Here's an article about the Nevada Court system that we hope you will read, and share, because it's important.
Nevada Supreme Court Bogged Down.
NPR reports today that the Nevada Supreme Court is the busiest in the nation, and that's a very bad thing. Why? Because Nevada is one of just 10 states with no intermediate appeals court, our judges are simply overwhelmed by cases. It means that any time a case is appealed, whether divorce, probate, personal injury, civil rights, or whatever, it has to go to the state supreme court rather than first passing through a mid-appellate court.
What does this mean for the citizens of Nevada? It means that results can take years to go through court, then even more years to go through appeals. The Nevada Supreme Court is just flooded by cases. Nevada has more than 330 cases filed per Supreme Court justice per year. To get a sense of how bad that is, Arizona, with a population three times that of Nevada, has around only 200, and Utah, with a very similar population to that of Nevada, has only about 100. Both of those states have appellate courts that help resolve many of the appellate cases.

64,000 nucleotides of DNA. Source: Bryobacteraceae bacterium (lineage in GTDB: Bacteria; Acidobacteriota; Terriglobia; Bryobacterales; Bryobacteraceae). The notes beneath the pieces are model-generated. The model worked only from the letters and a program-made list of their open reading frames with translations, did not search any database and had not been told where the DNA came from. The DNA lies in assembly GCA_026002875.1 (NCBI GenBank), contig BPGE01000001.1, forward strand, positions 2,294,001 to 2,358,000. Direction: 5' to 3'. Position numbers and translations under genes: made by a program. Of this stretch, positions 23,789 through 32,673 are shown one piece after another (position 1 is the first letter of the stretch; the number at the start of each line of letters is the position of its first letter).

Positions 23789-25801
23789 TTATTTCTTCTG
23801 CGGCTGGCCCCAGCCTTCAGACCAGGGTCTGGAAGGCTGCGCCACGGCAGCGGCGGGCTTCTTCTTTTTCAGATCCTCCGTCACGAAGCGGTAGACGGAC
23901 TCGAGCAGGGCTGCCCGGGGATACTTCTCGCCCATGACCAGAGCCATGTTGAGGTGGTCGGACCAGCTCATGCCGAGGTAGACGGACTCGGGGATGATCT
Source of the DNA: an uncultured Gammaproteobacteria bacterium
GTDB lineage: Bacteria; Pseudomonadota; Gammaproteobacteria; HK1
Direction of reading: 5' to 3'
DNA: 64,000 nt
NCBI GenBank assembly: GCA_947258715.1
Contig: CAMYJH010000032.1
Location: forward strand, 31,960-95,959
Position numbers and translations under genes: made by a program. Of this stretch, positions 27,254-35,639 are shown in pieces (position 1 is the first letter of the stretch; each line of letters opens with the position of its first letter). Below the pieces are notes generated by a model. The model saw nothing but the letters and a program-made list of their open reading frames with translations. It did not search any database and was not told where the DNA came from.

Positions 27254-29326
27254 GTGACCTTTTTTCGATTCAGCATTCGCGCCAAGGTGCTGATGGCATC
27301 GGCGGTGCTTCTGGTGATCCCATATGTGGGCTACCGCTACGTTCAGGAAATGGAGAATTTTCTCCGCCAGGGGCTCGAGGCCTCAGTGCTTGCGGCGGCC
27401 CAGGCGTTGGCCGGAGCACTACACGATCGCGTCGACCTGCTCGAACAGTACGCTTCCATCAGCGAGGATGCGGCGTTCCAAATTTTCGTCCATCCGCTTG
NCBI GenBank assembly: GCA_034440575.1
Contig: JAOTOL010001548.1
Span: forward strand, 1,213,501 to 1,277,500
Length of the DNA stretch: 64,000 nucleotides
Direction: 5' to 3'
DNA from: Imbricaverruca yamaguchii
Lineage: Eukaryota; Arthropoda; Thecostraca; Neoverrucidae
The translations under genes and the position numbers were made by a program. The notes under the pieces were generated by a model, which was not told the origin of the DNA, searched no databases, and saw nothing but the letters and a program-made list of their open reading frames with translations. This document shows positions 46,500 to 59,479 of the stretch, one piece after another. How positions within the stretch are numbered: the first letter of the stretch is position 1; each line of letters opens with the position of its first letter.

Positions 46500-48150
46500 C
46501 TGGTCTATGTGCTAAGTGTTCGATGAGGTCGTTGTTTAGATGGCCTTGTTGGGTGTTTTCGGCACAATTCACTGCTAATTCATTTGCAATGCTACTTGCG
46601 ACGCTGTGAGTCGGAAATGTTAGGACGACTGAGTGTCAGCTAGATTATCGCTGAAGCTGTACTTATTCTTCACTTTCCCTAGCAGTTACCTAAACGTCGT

Nevada Chief Justice James Hardesty asks "Do you want us working on precedential-setting cases, the most important cases... or do you want us to resolve drivers' license revocations or inmate disputes?" (source)
Why don't we have an appeals court?
Many states created appeals courts in the 60s and 70s, as state populations grew and court systems were re-worked. However, Nevada experienced most of its growth in the past 30 years, so we missed that wave of reform. Additionally, establishing an appeals court here requires a constitutional amendment to be approved by voters. Nevada voters have been suspicious of changes to the court system, and wary of the expense.
What do we need to do?
Nevada needs an appellate court. Our court system deserves to be free to face tough issues, and our population deserves quick justice for their legal issues. Right now we've got neither.
This election cycle, both political parties and the entire legal community are behind this change to the Nevada legal system. But there's no money to make people aware of how important this is. That's why it's important you share this information.
The cost of an appeals court is only about 1.5 million dollars. That's less than one hundredth of one percent of our state budget, and it would mean years of relief for countless Nevada citizens, and it would take financial pressure off of programs such as the Legal Aid Center of Southern Nevada.
It's time Nevada moved forward on this important issue.